The Frontstretch: Behind the Scenes in NASCAR: Who Are All Those Guys? by S.D. Grady -- Tuesday May 20, 2008

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Behind the Scenes in NASCAR: Who Are All Those Guys?

Sitting In The Stands : A Fan's View · S.D. Grady · Tuesday May 20, 2008

 

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It’s not often that we see them on camera; like a rare bird, they dash out of shot, intent on accomplishing the task at hand. But that doesn’t stop our curiosity; instead, we sit at home and wonder why they’re there. What do they do? Is it really important? The fact is, our heroes, the drivers of NASCAR, wouldn’t be able to go anywhere without them.

These people are the teams, crews, and support staff for the Sprint Cup circuit.

Over the past two weeks, I’ve had the opportunity to watch these unsung heroes, on TV and in person. And even if they don’t get to live in the limelight, like Dale Jr. and Kyle Busch, these participants are every bit as committed to this sport as the more recognizable names in NASCAR.

In Darlington, I got the rare opportunity to peek inside one of those pretty tractor trailers that fill every infield of every race and speak to their drivers. The trucks gathered at the Civic Center in Florence to line up for the NASCAR Car Hauler Parade. The drivers opened their rigs, let the kids turn the steering wheels, and allowed everybody to look. Most of the trucks were filled with the tool boxes, extra noses, hoods, and trunk lids for the teams. Otherwise, the interiors of these cargo carriers are nothing more than barren boxes with various places to tie things down — not very glamorous, but oh so vital.

Now, if you’ve attended a race during the past year and wondered why Ricky Bobby’s face from Talladega Nights was plastered on a hauler in the infield… that’s because he’s carrying tools. If we didn’t have tool boxes, there would be no repairs to your favorite car, and Tony Stewart would lose unnecessary points. The truck drivers behind the wheels of these haulers even have cool names stenciled on their rigs — like The Ice Man. The amber colored skulls decking out his marker lights never hurt, either.

The locals turned out on that Wednesday night and cheered these trucks’ arrival to downtown Darlington. The airhorns sounded and lights flashed — but the real telltale sign that these guys are part and parcel of NASCAR? The huge smiles on every one of their faces. We all cheered for them, and then they honked louder… their dedication clearly matching the high pitch of the horn.

The next day, during practice, we sat just under the spotter’s stand. With so few spectators, many of the spotters didn’t stay up top — you know, where we never see them. They usually appear as nothing more than dots on the broadcasts, a long line of men and women sporting headsets and microphones. That afternoon, many of them sat down with the masses and willingly shook hands with passing fans. David Green spent several minutes giggling with his co-conspirator as my husband tried for a photo.

And if you ever get the chance to walk pit road before a race, you will also get to watch some other behind the scenes grunt work. Uniformed members of all the crews scuttle about, ferrying tires and attaching the latest decals to their war wagons. In the corner, you’ll see two or three guys sitting down with a box of lug nuts. Mechanically, they place the nut on the end of a threaded screw gun and chase the lugs through. One by one, an approved nut is dropped into the “good” box. Occasionally, a bad one is sorted into another. Later, a second poor sod will sit on a tire and meticulously glue each nut to a wheel, readying it for the twelve-second pit stop they may or may not be a part of.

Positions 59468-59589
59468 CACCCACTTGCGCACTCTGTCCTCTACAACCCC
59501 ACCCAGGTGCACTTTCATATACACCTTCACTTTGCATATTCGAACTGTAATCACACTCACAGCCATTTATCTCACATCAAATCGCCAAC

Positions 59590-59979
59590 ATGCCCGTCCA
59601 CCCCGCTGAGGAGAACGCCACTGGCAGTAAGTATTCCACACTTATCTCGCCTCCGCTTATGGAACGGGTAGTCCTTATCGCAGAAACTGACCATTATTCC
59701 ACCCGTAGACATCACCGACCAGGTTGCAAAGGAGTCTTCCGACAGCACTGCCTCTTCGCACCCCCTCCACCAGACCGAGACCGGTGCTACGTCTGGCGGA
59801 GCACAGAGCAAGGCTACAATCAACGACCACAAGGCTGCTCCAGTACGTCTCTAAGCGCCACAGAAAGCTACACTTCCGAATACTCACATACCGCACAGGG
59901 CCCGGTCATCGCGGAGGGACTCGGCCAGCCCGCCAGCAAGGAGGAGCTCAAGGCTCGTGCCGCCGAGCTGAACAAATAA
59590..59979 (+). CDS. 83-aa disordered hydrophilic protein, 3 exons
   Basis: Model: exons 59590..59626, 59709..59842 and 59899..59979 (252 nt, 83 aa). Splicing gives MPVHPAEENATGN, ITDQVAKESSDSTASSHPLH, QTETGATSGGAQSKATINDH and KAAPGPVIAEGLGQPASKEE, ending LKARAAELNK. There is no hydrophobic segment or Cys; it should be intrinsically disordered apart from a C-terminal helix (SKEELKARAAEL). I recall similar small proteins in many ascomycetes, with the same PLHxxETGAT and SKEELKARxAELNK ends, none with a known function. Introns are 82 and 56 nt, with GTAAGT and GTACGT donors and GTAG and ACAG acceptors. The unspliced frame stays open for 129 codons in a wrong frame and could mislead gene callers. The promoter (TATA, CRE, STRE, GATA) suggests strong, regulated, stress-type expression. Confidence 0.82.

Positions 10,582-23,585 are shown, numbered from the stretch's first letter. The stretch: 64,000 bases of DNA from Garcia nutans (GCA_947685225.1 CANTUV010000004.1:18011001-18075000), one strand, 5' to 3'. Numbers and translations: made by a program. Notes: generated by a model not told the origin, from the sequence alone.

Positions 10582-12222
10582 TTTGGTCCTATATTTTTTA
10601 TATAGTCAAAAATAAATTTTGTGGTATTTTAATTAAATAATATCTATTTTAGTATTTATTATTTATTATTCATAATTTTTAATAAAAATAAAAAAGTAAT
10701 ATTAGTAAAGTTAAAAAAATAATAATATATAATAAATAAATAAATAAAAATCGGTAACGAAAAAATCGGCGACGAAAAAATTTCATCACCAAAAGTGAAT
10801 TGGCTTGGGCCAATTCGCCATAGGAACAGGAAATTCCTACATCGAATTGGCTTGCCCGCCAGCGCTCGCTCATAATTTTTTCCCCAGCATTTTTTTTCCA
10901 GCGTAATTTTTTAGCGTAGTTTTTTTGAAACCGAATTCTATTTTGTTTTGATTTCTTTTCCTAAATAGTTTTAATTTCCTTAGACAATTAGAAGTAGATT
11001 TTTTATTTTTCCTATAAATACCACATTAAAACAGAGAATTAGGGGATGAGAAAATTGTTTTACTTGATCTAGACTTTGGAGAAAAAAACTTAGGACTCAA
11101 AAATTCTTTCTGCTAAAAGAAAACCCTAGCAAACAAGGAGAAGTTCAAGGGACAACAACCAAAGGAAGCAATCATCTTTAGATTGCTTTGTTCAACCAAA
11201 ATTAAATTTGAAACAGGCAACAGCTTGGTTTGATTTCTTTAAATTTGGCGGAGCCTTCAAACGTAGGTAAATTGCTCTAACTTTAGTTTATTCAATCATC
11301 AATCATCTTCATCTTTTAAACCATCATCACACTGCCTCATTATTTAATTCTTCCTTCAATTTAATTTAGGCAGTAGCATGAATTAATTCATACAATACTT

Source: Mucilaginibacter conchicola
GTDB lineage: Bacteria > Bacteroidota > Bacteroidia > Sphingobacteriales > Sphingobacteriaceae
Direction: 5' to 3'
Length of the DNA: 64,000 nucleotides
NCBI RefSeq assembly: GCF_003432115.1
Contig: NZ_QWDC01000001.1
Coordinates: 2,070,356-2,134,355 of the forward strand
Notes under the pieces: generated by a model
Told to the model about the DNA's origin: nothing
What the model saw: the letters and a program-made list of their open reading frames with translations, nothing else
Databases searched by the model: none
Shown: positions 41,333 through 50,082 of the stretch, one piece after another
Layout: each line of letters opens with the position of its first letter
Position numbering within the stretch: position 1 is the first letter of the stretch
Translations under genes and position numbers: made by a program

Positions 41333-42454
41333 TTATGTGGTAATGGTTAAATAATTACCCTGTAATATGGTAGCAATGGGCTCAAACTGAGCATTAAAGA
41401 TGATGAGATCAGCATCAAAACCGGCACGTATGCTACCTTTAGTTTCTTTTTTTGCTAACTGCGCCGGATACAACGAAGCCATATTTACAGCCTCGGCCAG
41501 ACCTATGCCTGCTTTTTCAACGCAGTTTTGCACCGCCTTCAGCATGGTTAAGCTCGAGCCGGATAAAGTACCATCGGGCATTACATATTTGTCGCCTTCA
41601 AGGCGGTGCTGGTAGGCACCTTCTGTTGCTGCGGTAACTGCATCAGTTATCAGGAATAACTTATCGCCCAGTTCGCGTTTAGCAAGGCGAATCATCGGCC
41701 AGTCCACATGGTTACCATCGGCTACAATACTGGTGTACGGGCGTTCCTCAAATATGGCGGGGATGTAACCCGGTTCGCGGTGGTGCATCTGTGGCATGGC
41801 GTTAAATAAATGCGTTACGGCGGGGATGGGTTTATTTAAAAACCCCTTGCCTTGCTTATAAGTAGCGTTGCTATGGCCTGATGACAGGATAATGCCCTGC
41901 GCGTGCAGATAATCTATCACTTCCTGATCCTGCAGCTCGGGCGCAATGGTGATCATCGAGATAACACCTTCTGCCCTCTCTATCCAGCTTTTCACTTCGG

If you ask one of these guys for a picture, all will grin and welcome the interruption. They, too, have it in their blood. This is race day, and the countdown is on!

The man who catches the tire behind pit wall is one of the many crew members we never see get face time during any given race; but they’re part of what makes the sport go round.

This past week, during the All-Star festivities in Charlotte, we all got to cheer for the pit crews in their very own day of glory. That’s outstanding; for when we watch the race every Sunday, too often we dismiss these athletes as nothing more than ants climbing over the wall. That’s why the Pit Crew Challenge is such a great event; it’s a chance to appreciate all the work they put in to be able to remove a tire in two seconds flat. The No. 83 Red Bull team put the rest of the Cup world on notice that they’re here for the party with their surprising victory at the end of that night.

A few days later, as crews walked up on stage for their intros — did you see all the smiles? Not only on the team members competing, but their families cheering for them in the stands; there wasn’t a frown to be found.

What does this all mean?

One of the most attractive qualities of our sport is that we can all relate to zipping down the highway, taking a corner a little too hard, and reveling in that combination of speed and freedom. This is not something that NASCAR has reserved for the chosen few; instead, this sport is meant for every person whose heart beats a little harder when that engine turns over. And the people who make this circuit their home for ten months out of the year are the ones that live this ideal. When the new employee on the race team — who spends his day shuttling parts from the hauler to the garage bay and back — stops to share his enthusiasm for his job with a curious fan… that’s the type of interaction that turns to pure gold.

So, three cheers for our unseen heroes! We seldom hear of their work; but without these members of the NASCAR family, this incredibly cool sport of ours just wouldn’t get very far off the starting grid.

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